Pretty soon, my husband and I will be celebrating our first year of marriage. These last 12 months have been filled with love, excitement, growth, and most of all, love. But that doesn’t mean we haven’t had our fair share of challenges and growing pains.
Back when we were planning our wedding, we got a ton of advice for a happy marriage: tips for remembering to leave the toilet seat down, financial planning ideas, and even some unsolicited (ahem) “intimate” advice. And while there were some good tidbits mixed in, there was so much more that we learned in our first year of marriage that helped us grow as a couple (and as individuals). Here are the most important things we learned in our first year of marriage.
Before my husband and I got married, so many people warned us that our first year would be really hard: we’d have to learn to adjust to each other, make compromises, and learn how to make our marriage work. And while there were certainly some adjustments to make, married life wasn’t nearly as challenging as we’d been led to believe.
Of course, every married couple will have some challenges, but our first year of marriage was way more fun than it was work. Marriage is a never-ending sleepover with your best friend. It’s always having someone to go to Target with. It’s collecting a never-ending supply of inside jokes with the person you love. All in all, marriage is amazing.
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I heard it a million times, it’s the go-to marriage advice to give young couples at bridal showers across the nation: “Don’t go to bed angry.”
“Why?” I kept asking. Would it give you bad dreams? Would you wake up with a stomachache? Is it really that bad to drop an argument and just go to sleep? I didn’t understand it but I kept thinking that if so many people stood by this, it must be really important to remember. And yet, after a solid year of trying to figure it out, I’ve given up.
Sometimes you might go to bed angry and that’s okay. In fact, if you have the option between staying up and arguing about who used the last of the ketchup or just going to bed… go to bed. I’ve found that most disagreements only turn into arguments when we’re tired and grumpy. Whenever I found myself feeling upset with my husband late at night, I’d tell myself to go to sleep, wake up, and see if I was still mad. Most of the time, with a little time and a little sleep, big problems turned into small ones .
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I remember the months before my wedding, I was working out day and night, doing squats and cardio like it was my job. But after the wedding… I’ll admit that I got a little lazy. Don't be like me.
Working out after you’re married is just as important as it was before, so keep yourself motivated. Not only does exercise make you feel good (everyone loves a healthy dose of endorphins) but it also tells your spouse that you want to keep looking good for them.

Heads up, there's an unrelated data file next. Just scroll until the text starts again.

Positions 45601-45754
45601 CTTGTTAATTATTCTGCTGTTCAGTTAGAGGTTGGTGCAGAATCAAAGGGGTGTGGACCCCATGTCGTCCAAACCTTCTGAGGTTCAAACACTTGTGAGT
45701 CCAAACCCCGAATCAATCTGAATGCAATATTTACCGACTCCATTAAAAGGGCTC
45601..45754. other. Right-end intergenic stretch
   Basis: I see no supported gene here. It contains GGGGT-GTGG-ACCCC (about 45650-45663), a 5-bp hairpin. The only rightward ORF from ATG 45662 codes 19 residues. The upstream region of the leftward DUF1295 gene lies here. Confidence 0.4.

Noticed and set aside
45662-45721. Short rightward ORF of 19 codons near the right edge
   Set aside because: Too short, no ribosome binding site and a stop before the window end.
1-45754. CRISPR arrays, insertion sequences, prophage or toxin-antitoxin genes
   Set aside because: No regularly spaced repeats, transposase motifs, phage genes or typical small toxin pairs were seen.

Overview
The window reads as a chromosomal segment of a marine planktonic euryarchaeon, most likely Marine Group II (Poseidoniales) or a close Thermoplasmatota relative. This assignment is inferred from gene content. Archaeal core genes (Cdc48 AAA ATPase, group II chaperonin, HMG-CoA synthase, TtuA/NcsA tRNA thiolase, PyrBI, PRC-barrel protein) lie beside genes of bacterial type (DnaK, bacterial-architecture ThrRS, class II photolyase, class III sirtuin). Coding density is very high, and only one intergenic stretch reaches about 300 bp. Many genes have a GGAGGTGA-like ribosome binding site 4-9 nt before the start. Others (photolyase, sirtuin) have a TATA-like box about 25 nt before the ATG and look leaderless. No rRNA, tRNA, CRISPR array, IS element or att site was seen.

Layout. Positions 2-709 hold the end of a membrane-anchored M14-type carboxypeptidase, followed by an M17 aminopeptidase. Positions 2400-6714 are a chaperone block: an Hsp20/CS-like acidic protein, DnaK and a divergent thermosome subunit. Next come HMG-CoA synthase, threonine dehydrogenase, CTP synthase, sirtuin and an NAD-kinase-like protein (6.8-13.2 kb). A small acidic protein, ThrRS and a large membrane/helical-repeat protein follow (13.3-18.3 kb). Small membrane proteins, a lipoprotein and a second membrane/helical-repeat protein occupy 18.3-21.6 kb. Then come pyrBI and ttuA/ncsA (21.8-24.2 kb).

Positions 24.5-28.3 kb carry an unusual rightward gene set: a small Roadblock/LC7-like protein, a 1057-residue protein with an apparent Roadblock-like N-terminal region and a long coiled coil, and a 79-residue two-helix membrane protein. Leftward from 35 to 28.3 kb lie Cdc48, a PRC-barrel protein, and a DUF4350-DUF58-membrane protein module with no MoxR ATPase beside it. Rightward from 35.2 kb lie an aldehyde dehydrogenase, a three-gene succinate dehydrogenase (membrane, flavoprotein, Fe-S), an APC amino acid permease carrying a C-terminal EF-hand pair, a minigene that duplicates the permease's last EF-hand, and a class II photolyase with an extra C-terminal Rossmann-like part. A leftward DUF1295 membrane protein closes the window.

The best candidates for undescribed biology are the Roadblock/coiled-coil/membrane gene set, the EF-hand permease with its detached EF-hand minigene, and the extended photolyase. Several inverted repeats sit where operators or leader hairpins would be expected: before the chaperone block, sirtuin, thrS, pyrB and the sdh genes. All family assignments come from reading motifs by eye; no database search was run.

Plus, if you take your partner to the gym, it can make for some excellent bonding time. You can help set goals for each other, encourage one another, and reward each other with kisses after every set of sit-ups.
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My husband and I love eating delicious food together. I mean, who doesn’t? From tacos to raviolis to noodles, there’s so much to enjoy. In fact, the only thing we love more than eating together, is cooking together. We love to find new recipes, experiment with flavors we love, and make meals neither of us has ever tried.
This is great news because when we first got married, we thought of making dinner as a chore. Neither of us knew how to cook so we had to go through a lot of trial and error. Now, we know that it's exciting to try to create different foods and it’s always nice to work together. I’ve even found that when we pair our culinary experimentation with a bottle of wine, we’ve got ourselves an impromptu date night in.
While cooking together can be a ton of fun, you won’t always feel like cooking. Some days will get busy, time will get tight, and you’ll want nothing more than to go home, shove a bunch of food in your mouth, and watch TV.
But did one of you pick up dinner? Did someone go grocery shopping sometime in the last few days? Maybe not. Make sure you always have a couple super easy meals in the back of the cupboard for those busy nights.
For my husband and I, our “we’re both starving and don’t want to stop by anywhere on the way home” meal is pasta. We always make sure to have some spaghetti, sauce, frozen vegetables, and bread at home so that if all else fails, we have at least one option.
On that note, if you’re in charge of grocery shopping, do yourself a favor and stock up on snacks. Nothing is worse than when you and your honey are starving and you've still got an hour before your dinner reservation.
Admittedly, I'm not the best to give person to give advice on the subject of cleaning. Before marriage, I was so bad at keeping my apartment clean. More than once I left a dirty plate in the sink so long that I had to throw it away. More. Than. Once.